On-board surveillance video shows a school bus driver was sleep-deprived and didn't stop before turning into a suburban Philadelphia middle school, causing an accident that killed the passenger of an oncoming car, authorities said Monday.

In the minutes leading up to the Feb. 17 crash, Frederick Poust III also had run 10 stop signs, been talking on a wireless headset and been listening to music on a speaker system, according to court papers. Poust, of Schwenksville, was charged with homicide by vehicle and 46 counts of recklessly endangering another person.

A decade ago, Poust was cited for careless driving in a 1999 accident that killed a 2-year-old girl and touched off a national debate about motorists using cell phones while driving.

Montgomery County District Attorney Risa Vetri Ferman said it was "impossible to think that someone who had taken the life of a child could be so reckless," although she noted Poust was not on a phone during last month's crash.

"He's tired, he's exhausted, he's distracted," Ferman said. "You're dealing with someone who just thinks he's master of the road."

Poust, 38, was taken into custody by state police Monday morning. Messages left for his attorney were not immediately returned, and telephone listings in his name are disconnected.

The accident, which happened in front of Perkiomen Valley Middle School West around 7:25 a.m., killed Richard Taylor, 27, of Gilbertsville. The car's driver was injured, and five students aboard the bus were shaken up.

Poust was turning left from a turn lane into the school when the crash happened; he told investigators that he had slowed down and come to a full stop before making the turn, according to an affidavit.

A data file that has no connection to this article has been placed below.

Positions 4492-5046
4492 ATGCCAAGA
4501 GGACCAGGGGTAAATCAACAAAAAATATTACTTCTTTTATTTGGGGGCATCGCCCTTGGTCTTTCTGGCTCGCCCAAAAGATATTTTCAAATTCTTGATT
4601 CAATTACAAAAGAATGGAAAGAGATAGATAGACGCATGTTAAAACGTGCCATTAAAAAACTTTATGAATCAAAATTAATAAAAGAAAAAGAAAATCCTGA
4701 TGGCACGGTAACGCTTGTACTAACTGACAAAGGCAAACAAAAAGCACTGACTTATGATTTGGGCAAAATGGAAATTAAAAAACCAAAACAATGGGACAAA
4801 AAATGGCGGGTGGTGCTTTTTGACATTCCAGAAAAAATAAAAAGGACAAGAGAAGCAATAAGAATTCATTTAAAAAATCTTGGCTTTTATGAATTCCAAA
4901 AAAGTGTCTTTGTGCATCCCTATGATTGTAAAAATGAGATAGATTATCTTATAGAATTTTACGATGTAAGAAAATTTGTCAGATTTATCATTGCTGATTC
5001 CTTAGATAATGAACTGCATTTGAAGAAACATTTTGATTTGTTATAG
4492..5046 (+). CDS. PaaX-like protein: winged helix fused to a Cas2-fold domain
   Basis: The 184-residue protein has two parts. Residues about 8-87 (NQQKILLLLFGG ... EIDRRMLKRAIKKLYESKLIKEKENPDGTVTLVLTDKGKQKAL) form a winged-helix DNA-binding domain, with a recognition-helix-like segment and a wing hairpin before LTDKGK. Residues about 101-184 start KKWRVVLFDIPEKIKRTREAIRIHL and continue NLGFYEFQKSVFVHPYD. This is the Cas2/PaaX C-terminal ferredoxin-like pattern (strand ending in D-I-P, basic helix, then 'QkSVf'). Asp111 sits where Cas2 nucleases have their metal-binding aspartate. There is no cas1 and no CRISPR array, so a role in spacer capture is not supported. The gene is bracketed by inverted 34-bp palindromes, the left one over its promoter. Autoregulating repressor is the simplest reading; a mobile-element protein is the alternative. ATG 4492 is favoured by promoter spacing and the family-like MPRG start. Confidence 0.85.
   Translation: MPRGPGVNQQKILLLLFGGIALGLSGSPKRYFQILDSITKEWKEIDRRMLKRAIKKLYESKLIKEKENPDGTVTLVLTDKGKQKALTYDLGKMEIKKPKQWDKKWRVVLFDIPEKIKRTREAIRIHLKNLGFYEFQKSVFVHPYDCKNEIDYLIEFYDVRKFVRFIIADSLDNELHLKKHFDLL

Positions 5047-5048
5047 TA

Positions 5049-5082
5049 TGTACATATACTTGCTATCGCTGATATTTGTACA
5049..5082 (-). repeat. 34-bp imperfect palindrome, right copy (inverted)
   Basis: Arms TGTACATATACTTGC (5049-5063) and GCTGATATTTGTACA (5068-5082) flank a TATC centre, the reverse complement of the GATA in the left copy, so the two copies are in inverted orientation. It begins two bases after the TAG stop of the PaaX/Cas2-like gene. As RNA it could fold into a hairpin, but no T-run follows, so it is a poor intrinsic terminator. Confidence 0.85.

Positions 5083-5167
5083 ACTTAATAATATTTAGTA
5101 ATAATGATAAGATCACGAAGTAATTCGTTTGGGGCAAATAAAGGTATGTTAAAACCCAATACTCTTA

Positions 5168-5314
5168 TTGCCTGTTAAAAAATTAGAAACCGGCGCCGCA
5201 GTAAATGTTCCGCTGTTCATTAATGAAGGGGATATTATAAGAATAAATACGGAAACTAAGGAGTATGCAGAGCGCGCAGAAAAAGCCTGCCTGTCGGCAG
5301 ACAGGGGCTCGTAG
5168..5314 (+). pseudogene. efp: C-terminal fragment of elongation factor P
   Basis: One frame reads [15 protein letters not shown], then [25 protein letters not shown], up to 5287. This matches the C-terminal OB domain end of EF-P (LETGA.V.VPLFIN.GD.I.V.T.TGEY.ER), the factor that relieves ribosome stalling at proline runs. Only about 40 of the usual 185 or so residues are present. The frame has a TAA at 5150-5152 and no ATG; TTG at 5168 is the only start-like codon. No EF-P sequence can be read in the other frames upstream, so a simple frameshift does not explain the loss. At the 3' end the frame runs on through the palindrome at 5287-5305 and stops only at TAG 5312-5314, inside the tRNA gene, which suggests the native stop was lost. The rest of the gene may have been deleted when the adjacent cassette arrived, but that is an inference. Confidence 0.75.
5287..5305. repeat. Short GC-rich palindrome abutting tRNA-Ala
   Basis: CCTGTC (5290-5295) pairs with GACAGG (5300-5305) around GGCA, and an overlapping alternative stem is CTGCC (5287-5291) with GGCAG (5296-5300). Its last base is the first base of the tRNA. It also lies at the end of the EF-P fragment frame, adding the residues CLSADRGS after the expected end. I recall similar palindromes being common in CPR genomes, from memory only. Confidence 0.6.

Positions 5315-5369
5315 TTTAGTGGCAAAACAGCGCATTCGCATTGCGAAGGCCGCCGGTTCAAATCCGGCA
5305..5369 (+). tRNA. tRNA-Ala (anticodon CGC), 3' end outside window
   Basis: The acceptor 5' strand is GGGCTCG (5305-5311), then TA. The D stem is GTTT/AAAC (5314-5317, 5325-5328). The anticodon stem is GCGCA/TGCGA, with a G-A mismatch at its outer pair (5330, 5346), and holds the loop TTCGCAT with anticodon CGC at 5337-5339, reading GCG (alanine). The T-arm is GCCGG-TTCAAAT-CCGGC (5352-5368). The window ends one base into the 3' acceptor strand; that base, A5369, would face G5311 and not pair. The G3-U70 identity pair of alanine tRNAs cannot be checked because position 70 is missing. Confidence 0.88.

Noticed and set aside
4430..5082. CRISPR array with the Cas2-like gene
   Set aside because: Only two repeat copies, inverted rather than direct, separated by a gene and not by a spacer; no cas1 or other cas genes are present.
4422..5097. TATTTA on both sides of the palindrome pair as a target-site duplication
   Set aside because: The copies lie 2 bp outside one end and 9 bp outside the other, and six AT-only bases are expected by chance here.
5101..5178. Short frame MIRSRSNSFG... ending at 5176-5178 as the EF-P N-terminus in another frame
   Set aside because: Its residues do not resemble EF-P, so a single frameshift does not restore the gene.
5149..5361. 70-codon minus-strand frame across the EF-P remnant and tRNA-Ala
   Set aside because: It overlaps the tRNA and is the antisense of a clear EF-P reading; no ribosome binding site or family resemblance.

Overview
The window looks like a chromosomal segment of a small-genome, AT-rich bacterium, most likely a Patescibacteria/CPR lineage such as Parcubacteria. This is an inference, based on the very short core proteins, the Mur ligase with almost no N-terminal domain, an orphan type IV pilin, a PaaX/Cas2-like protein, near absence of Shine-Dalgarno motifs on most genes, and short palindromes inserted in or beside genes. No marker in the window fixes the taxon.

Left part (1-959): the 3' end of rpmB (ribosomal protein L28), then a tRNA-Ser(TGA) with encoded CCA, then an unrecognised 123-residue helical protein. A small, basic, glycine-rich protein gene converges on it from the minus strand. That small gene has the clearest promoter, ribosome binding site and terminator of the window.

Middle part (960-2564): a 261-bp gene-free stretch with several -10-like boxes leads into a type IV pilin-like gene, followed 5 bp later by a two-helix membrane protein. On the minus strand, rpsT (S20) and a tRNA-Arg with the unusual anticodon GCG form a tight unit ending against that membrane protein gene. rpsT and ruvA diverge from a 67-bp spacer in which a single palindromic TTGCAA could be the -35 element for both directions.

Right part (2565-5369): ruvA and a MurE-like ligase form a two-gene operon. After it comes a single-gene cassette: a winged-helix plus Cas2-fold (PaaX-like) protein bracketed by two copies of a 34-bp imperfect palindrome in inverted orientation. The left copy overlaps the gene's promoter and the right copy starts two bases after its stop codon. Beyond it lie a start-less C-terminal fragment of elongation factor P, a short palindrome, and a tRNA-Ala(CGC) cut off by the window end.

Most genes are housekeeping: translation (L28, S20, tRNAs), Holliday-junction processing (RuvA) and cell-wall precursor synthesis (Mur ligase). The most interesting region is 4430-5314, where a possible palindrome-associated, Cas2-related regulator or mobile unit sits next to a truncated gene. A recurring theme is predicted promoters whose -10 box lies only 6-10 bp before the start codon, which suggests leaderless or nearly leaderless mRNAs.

Before announcing the charges, Ferman said, investigators reviewed the video, which showed that Poust did not stop before turning into the school and striking the Honda Civic compact car.

The video also shows Poust rubbing his eyes and face numerous times in the hour before the crash, according to the affidavit. Poust told investigators he worked a second job at night and often napped during break times, it said.

Poust was ticketed in the 1999 crash in Hilltown Township, in neighboring Bucks County, in which toddler Morgan Lee Pena was killed. Poust told authorities following that crash that he ran a stop sign while dialing a cell phone and struck another vehicle.

The girl's parents sued Poust in civil court, reaching a confidential settlement.

Perkiomen Valley School District said it would not comment on the charges in last month's accident.

Poust's employer, Wall, N.J.-based Student Transportation of America, said it completed an extensive background check before hiring him in February 2009. The company has said it was aware he was in an accident in 1999 but criminal and vehicle records didn't provide details.

The company noted that Pennsylvania Department of Education guidelines require a detailed investigation of any driving incidents that occurred within the five years prior to employment.

The company said Poust was hired because the 1999 accident was older than that and because he had a valid commercial driver's license, had no subsequent violations, came highly recommended by his previous employer and completed safe-driver training.